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> "Human neural intelligence is not that complicated and current algorithms are touching on keystone, foundational aspects of it."

Of the algorithms used in this work, which would be touching on foundational aspects of human intelligence, in your view?

Thinking about the variant of MCTS used in this work, for example, it's not clear to me that tree search, no matter how clever, touches much on human cognition, at least significantly more than deep blue did.

On the other hand, the idea of bootstrapping a network with huge numbers of expert interactions before 'graduating' it to more complex training and architectural enhancement might turn out be an important part of the Game Over algorithm, as you call it. Even if it doesn't resembles much how humans beings learn.

The MCTS part of the algorithm per se doesn't seem super-important AFAIK from my brief read of the paper, except insofar as it shows that the 'neural' part of the algorithm was meshing well with a broadly consequentialist idiom, which is important. Another way of looking it at is that the neural algorithm was able to well 'steer' the MCTS part, and it's the neural steering which is important.

For what it's worth, there's a recent PLOS paper that I found to be a real eye-opener. If you haven't already seen it I'd give it a read: http://journals.plos.org/plosone/article?id=10.1371/journal....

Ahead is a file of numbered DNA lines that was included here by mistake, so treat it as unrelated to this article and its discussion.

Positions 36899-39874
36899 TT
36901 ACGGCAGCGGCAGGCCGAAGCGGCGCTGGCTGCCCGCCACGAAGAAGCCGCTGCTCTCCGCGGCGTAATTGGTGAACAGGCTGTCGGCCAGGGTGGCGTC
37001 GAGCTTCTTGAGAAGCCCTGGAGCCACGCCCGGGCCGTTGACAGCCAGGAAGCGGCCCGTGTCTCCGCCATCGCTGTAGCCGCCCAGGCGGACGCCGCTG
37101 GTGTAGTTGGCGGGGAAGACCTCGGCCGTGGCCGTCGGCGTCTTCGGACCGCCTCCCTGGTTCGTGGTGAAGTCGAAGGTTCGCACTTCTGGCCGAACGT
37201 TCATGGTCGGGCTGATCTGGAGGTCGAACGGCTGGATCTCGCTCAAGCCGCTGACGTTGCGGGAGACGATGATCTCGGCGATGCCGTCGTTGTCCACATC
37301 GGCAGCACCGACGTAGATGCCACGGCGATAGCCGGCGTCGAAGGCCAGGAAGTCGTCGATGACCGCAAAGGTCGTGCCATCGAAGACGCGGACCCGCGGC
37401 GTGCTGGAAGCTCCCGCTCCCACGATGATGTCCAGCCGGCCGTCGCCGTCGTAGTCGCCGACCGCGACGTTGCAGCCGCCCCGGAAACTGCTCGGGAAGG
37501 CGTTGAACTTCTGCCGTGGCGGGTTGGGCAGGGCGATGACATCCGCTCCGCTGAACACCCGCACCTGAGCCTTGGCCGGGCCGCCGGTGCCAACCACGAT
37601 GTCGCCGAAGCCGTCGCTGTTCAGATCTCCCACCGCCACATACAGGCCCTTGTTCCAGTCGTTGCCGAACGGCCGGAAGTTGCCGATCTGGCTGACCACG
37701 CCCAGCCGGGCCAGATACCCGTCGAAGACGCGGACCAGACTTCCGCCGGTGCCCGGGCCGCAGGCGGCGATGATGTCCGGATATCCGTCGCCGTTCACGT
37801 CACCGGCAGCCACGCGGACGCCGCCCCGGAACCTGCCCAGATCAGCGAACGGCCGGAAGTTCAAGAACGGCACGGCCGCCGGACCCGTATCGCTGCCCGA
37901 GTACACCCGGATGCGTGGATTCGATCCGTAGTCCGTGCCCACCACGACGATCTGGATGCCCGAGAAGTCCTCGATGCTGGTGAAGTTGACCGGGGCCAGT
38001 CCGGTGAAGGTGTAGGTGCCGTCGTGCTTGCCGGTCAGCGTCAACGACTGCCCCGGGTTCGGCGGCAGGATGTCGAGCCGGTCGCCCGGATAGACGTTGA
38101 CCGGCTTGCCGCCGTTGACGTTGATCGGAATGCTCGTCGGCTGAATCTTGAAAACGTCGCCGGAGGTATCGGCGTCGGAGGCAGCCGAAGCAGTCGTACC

It's quite a low-key affair (no GPU clusters and so on) but what I think is remarkable is that it described a fairly complex cognitive (neural) architecture that was able to mimic certain kinds of child-level cognition with TINY amounts of training data. Instead, human supervisors guided the evolution of its cognitive strategy in a white-box kind of fashion to encourage it to answer questions as children did.

In many respects (like training data volume, layer depth, and so on) it couldn't be further from the current deep learning trends, and yet it seemed much more along the lines of what I imagine an actual AGI would be doing, especially one we hope to control.

Great share, this is quite impressive. The system doesn't require much training input to go from blank slate to conversation-capable (1587 input sentences -> 521 output sentences; see Appendix S1 for examples). This high learning efficiency might imply that it resembles language-processing architecture in humans. At the low level it's neurons, but organised and connected in a specific, planned way.

A key point is that the central executive (the core, which controls the flow of data between slave systems) is a trainable neural network itself, which learns to generate the "mental actions" that control the flow of data between slave systems (like short-term and long-term memory), rather than rely on fixed rules to control the flow. This allows the system to generalise.

(Some of the training itself doesn't seem to be that similar to training a human child, though. It's instead tailored to the system's architecture.)

I'm excited to see how much richer this and similar systems will become, as researchers improve the neural architecture and processing efficiency. Will we see truly human-like language and reasoning systems sooner than expected?

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